This talk, last Wednesday in Stockholm, was for a significantly more academic audience than I usually face: A packed room at Karolinska Institute, the university that is the home of the Nobel Prize. The purpose in this case was to kindle some significantly new thoughts in a super-sharp audience: 20 researchers, 10 patients, 5 students, 5 healthcare professionals, academic think tank leaders, leaders in healthcare professional bodies, 5 health care professionals , 7 health care designers. A lot of people also had more than one role. Wow!
The event was part of an important Karolinska project called “Today’s Patient” (“Dagens patient”). It’s got e-patient written all over it. (This is a continuation of last Thursday’s post of my talks Monday and Tuesday at Digital Health Days in Stockholm. The closing panel video is up now.)
Email subscribers, if you can’t see the video, click here to view it on YouTube.
(How about the nifty video editing by Anders Westin?? I don’t know how he did some of that magic! For fun he also created another “mash-up” of the song Gimme My DaM Data and photos from the day – I’ll add that at bottom.)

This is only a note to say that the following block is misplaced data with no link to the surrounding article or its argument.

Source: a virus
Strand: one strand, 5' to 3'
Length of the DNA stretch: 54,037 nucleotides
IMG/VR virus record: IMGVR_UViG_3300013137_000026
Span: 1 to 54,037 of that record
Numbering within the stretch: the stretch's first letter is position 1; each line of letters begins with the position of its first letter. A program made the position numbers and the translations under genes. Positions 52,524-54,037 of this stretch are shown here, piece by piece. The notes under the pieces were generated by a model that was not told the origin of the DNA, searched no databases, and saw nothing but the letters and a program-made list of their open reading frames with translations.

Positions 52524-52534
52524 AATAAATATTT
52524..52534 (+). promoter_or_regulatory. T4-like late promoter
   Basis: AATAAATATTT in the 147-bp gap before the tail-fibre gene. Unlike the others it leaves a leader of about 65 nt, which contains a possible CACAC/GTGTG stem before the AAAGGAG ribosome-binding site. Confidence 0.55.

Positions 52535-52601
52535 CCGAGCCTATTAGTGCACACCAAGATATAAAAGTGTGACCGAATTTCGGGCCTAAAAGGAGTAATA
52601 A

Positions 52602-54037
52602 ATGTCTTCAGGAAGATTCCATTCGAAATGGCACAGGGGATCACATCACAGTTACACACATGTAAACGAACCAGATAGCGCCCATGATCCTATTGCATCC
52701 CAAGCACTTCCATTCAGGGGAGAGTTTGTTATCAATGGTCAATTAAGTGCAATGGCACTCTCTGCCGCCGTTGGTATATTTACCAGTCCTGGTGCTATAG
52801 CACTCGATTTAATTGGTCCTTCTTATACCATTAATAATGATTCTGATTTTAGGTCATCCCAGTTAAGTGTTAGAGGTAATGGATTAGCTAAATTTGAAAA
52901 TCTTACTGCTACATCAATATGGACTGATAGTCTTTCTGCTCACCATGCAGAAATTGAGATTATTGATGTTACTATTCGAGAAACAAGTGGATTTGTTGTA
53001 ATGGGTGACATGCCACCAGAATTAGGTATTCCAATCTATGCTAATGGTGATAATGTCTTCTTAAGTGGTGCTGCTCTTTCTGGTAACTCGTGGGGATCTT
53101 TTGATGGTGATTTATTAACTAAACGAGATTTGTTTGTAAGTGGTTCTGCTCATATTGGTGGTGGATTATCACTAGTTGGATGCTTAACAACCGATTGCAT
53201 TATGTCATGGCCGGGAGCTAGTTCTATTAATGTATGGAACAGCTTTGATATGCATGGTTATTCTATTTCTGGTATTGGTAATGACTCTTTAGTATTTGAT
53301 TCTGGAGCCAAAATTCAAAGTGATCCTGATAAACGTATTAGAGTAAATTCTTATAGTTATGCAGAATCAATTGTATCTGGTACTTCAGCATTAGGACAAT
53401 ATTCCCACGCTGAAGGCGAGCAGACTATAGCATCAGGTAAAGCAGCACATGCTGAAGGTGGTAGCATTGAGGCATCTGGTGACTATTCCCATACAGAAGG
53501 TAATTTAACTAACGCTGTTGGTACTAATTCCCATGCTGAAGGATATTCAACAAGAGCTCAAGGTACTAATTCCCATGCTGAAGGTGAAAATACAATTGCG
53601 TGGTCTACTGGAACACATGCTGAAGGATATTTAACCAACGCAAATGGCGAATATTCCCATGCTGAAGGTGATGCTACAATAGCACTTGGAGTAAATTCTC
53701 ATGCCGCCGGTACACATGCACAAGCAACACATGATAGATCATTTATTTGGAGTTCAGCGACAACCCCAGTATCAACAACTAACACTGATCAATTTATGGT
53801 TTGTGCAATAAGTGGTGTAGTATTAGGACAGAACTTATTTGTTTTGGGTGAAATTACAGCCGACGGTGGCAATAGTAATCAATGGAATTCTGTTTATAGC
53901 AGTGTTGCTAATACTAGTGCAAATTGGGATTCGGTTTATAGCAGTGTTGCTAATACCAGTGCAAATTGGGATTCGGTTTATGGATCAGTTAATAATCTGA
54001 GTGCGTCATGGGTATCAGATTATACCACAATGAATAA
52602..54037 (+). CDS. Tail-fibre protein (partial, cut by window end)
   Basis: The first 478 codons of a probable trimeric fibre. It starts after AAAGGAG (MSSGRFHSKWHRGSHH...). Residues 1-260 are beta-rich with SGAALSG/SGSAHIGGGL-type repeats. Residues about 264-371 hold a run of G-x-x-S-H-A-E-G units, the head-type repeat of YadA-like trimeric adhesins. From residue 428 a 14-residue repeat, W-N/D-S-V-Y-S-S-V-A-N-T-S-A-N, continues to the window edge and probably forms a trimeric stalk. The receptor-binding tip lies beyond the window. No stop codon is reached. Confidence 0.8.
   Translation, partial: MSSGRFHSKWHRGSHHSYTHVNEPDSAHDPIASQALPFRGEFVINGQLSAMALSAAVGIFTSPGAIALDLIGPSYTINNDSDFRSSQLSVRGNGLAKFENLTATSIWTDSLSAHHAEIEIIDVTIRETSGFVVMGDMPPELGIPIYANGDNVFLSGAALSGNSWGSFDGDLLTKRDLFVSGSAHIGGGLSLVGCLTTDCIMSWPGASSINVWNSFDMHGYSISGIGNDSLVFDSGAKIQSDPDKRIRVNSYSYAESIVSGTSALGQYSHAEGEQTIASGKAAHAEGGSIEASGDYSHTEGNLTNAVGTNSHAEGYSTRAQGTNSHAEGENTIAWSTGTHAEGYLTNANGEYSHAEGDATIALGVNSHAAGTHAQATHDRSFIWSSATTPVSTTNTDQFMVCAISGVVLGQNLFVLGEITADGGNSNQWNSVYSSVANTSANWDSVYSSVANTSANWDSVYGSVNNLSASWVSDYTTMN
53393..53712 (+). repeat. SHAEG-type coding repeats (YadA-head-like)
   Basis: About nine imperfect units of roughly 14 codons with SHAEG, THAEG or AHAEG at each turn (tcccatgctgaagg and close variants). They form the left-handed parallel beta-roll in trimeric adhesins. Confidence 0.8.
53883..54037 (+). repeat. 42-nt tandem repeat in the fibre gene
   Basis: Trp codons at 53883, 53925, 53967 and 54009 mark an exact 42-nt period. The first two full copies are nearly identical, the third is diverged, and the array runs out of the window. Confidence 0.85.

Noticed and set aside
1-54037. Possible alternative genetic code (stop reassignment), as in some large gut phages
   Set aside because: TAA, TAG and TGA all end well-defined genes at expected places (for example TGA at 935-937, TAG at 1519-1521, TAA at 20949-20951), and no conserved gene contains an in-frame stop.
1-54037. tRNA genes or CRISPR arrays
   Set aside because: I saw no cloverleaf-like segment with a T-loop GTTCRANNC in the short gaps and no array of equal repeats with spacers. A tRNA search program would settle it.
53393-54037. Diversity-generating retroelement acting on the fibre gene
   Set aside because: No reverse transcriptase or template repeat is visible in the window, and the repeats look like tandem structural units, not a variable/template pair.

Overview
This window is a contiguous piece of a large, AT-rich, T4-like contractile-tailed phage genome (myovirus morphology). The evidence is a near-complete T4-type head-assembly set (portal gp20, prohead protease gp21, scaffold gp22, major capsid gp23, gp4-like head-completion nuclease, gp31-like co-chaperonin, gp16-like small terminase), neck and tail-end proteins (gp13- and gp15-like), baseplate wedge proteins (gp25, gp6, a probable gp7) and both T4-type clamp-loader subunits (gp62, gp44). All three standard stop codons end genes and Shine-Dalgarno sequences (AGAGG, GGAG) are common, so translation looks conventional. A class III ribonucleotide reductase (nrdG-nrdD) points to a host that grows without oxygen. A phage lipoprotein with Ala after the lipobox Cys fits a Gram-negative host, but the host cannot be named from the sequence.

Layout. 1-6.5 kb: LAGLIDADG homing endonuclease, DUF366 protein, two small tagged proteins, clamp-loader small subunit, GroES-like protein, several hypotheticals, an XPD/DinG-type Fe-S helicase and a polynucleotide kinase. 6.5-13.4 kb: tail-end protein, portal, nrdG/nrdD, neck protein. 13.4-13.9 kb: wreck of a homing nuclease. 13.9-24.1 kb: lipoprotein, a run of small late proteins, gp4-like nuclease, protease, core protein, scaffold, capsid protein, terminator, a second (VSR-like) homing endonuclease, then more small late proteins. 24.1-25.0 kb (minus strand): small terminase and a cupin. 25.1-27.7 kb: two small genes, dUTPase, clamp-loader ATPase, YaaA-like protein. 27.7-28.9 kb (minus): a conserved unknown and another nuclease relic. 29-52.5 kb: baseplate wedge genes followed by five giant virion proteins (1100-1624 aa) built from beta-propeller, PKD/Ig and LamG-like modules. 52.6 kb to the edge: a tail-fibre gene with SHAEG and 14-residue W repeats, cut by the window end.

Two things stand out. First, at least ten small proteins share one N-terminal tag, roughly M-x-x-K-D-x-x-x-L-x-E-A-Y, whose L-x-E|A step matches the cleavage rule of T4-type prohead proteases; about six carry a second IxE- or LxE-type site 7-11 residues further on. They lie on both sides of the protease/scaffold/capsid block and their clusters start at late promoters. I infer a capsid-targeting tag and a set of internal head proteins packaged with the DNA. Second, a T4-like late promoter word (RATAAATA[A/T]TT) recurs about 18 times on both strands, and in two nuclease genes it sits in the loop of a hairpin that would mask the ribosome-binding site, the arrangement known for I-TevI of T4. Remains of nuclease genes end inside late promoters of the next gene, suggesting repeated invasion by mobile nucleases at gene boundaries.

At the start you’ll see the introduction by Karolinska’s Pär Hoglund and Sara Riggare. Pär is, among other things, one of Sara’s academic supervisors. Sara is a Parkinsons patient (highly activated e-patient) and member of the Society for Participatory Medicine; she was the ringleader of this invitation, as she also was for my World Parkinson Congress talk, which I blogged about last November.
As I said, the purpose in this case was to kindle some significantly new thoughts in a super-sharp audience of academics and innovators in the Swedish system. Did it work? Well, yesterday I learned that they’ve decided to translate my book Let Patients Help into Swedish. I’d say that’s a win.:-)
- This event’s page, including links to other remarkable information from Experio, a company who presented and brought some of their “empathy equipment” to help experience what some diseases are like! Check it out!
And here’s the four minute photo / video / audio mash-up of the song that Anders created. (Email subscribers, it’s here.)
[…] thanks to Torben Rügge of Cure-It for this tip. I met him at the Karolinska Institute event I wrote about […]